The last surviving person to witness Lincoln’s assassination died in 1956. Samuel J. Seymour, born in 1860, was 5 years old when his godmother took him to see Our American Cousin at Ford’s Theatre on April 14, 1865.
They sat opposite the president’s box, which was draped with flags, and she lifted him up when Lincoln entered. “He was a tall, stern-looking man,” Seymour told the Milwaukee Sentinel in 1954. “I guess I just thought he looked stern because of his whiskers, because he was smiling and waving to the crowd.”
The play began and “all of a sudden a shot rang out — a shot that always will be remembered — and someone in the president’s box screamed. I saw Lincoln slumped forward in his seat.” The crowd began to stir and Seymour saw the assassin John Wilkes Booth tumble over the balcony rail and land on the stage. He called, “Hurry, hurry, let’s go help the poor man who fell down.”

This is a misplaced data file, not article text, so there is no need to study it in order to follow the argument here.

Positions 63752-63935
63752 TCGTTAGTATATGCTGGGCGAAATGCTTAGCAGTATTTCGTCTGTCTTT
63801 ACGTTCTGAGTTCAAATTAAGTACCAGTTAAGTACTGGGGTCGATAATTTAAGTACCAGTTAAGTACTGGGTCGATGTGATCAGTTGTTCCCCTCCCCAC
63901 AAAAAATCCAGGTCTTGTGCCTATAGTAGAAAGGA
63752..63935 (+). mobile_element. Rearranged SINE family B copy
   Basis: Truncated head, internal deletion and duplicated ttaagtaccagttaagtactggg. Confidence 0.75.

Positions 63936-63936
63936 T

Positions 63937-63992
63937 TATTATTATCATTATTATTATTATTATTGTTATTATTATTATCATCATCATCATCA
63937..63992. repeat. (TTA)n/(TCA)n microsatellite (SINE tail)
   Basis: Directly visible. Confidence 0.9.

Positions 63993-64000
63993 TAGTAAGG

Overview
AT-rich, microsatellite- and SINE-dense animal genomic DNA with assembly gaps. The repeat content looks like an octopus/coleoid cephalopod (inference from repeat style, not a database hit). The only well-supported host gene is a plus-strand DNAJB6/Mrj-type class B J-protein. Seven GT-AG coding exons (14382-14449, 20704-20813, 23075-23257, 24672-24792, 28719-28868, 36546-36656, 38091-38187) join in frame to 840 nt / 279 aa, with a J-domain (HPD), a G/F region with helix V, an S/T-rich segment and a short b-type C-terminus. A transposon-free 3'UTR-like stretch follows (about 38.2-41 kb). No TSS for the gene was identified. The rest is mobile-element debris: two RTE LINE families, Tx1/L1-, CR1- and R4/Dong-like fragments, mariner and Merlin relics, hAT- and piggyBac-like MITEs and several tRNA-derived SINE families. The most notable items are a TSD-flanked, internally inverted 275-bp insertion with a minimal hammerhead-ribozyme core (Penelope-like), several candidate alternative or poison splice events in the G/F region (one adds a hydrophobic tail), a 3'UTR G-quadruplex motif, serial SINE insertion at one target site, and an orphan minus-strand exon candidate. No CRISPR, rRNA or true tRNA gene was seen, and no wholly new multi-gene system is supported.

Lincoln died the following morning, and the fleeing Booth was killed 12 days later. Seymour carried the memory of the experience with him for 90 years, until his death on April 12, 1956, at age 96. “That night I was shot 50 times, at least, in my dreams — and I sometimes still relive the horror of Lincoln’s assassination, dozing in my rocker as an old codger like me is bound to do.”
02/19/2016 UPDATE: In February 1956, two months before his death, Seymour appeared on the American game show I’ve Got a Secret, where contestants had to guess his claim to notability: